In-house teams: a Microsoft design director on bridging industrial design and UX

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We rebuke with Christina Koehn about how a team of 2000 designers works effectively and the challenges of designing ubiquitous, mass market products for a astray range of users.

Designer Christina Koehn doesn’t have to worry about how many people her manage will reach. As a principle design director at Microsoft and the creative director for Windows 11, her work has an audience of one billion users around the exceptional.

Earlier this month Windows 11 launched, after five years of development. This was the latest and largest of the projects Koehn has been implicated in during her 12 years at the company. Other projects include work on Bing, Microsoft’s search engine, apps for Windows 8, and the Windows Bank.

How does the team work?

The nature of Koehn’s team means work is never linear, she says. In her role as creative director of Windows 11 she runs a team of 12, but she says she frequently works across software and hardware – with UX and industrial designers.

Koehn describes the workflow as “organic”. One of the drawn ins of this way of working is that briefs come from everywhere. “One might come from a customer insight, from our engineering teams, another party member or leadership,” she says.

Around 2,000 designers work at Microsoft in total, and many different teams interact with each other. For Windows occurrence specifically, Koehn’s team works across “the entire product”, whereas others might be looking at a specific element.

In particular, her team refer ti the look of the product with things like wallpapers, themes, sounds and iconography. “These are elements which help bring personality to the suffer,” Koehn says.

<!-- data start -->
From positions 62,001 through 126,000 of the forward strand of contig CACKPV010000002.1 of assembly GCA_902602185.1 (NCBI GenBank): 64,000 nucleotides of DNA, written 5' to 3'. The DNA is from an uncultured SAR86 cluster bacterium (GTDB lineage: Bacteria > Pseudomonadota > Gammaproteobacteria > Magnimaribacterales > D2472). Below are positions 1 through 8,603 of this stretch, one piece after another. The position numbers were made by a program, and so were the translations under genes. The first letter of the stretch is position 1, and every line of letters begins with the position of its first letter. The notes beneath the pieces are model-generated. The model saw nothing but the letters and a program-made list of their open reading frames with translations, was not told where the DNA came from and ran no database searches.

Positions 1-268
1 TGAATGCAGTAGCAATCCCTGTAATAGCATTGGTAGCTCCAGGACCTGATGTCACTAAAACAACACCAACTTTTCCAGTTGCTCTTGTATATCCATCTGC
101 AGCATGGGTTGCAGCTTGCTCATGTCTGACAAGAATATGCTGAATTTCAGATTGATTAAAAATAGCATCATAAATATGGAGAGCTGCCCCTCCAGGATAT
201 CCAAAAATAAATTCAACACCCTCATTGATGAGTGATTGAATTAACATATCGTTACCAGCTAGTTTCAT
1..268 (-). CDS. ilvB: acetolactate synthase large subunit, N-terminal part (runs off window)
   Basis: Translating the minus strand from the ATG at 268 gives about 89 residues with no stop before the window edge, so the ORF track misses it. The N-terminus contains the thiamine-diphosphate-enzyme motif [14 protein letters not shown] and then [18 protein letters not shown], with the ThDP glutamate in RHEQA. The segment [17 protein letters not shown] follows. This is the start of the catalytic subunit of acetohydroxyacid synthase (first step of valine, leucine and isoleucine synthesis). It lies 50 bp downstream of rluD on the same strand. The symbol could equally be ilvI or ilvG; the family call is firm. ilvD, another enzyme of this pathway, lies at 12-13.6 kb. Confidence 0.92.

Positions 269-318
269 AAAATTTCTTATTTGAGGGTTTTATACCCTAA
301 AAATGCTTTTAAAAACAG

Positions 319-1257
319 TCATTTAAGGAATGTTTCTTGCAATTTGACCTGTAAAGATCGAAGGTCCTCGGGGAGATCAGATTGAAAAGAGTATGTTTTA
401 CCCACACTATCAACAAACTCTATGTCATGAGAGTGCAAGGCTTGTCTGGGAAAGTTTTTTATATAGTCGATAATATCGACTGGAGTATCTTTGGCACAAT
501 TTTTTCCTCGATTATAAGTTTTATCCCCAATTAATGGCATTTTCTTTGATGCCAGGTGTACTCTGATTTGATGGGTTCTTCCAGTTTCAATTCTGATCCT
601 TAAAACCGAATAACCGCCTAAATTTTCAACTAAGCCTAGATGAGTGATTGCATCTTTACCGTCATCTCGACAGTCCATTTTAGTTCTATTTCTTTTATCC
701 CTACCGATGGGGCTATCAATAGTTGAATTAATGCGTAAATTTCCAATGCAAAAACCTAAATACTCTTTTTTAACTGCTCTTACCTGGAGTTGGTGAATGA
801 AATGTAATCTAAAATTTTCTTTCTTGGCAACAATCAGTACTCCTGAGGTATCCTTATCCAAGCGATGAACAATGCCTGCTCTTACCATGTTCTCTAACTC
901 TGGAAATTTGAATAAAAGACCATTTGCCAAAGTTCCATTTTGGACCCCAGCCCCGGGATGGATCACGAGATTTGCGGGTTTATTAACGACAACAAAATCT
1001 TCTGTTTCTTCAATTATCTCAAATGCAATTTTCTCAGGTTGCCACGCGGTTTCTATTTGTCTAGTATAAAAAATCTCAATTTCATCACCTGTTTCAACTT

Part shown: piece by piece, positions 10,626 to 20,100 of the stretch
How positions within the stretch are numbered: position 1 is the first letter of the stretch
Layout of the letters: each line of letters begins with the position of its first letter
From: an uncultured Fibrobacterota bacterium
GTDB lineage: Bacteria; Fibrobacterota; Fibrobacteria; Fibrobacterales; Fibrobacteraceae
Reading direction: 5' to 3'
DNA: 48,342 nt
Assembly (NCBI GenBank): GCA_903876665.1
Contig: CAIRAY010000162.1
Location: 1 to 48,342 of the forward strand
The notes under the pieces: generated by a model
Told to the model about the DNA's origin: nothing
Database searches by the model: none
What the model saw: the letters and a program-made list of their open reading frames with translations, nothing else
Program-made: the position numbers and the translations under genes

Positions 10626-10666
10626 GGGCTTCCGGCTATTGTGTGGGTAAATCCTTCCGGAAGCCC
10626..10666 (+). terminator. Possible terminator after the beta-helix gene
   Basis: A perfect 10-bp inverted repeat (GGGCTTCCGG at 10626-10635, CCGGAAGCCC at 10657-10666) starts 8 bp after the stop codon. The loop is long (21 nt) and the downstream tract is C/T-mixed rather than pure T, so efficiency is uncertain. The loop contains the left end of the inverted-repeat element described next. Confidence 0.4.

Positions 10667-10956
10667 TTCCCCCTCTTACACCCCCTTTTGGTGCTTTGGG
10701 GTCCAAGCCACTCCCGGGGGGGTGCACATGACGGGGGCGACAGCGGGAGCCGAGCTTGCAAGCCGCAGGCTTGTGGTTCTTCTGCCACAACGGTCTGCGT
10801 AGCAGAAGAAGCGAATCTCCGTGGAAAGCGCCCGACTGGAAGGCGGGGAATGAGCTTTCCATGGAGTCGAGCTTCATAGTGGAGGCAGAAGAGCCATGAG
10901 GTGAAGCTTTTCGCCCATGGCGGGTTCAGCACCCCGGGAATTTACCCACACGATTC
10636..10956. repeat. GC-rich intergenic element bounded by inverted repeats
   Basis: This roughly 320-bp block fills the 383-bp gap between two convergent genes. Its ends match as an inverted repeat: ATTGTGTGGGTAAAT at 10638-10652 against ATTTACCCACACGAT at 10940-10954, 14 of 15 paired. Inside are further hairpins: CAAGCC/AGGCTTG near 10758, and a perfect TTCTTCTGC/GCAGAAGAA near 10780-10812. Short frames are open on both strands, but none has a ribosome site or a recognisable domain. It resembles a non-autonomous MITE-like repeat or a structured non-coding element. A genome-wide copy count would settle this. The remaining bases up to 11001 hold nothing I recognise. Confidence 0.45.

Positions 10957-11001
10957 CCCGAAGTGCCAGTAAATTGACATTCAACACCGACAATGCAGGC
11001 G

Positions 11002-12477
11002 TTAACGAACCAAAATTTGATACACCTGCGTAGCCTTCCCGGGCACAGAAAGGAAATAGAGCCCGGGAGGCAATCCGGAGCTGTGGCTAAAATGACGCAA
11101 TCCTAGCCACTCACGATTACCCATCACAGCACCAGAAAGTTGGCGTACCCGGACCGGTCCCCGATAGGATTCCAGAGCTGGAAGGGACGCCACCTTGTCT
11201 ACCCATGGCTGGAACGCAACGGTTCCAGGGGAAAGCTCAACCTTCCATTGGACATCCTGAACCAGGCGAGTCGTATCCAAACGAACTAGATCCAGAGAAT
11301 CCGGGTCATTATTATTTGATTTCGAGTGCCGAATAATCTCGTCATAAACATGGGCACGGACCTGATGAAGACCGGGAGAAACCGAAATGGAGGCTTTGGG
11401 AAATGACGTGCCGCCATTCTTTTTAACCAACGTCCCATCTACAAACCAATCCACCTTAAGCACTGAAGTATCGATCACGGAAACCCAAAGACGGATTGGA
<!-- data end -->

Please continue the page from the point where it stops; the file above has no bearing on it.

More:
What is the process like?

When work began on Windows 11 around five years ago, Koehn says one of the in front steps was for the team to identify and set a series of design principles. These help to guide the work.

Principles include qualities like “effortless”, “self-controlled”, “personal” and “coherent” – these influence not only the user experience, but the look of the product too. Identifying “calm” as a principle, for example, was an take on to reduce anxiety for users of a new operating system. To help, the team has rounded the corners of Windows graphic elements and softened the colours. It’s not a huge transformation, but as Koehn explains, the “sum of these decisions” helps to create a better experience all-round.

Another of the principles, “personal”, refers to how the system needs to be skilful to adapt to how users work with their device. This has a particular effect on things like accessibility, which Koehn says she be involves very seriously. “One of the challenges designing for as many people as we do is not focusing on ‘the default’,” she says. “Not everyone has the same requirements, and we should understand these nuances if we covet to make tech accessible to everyone.”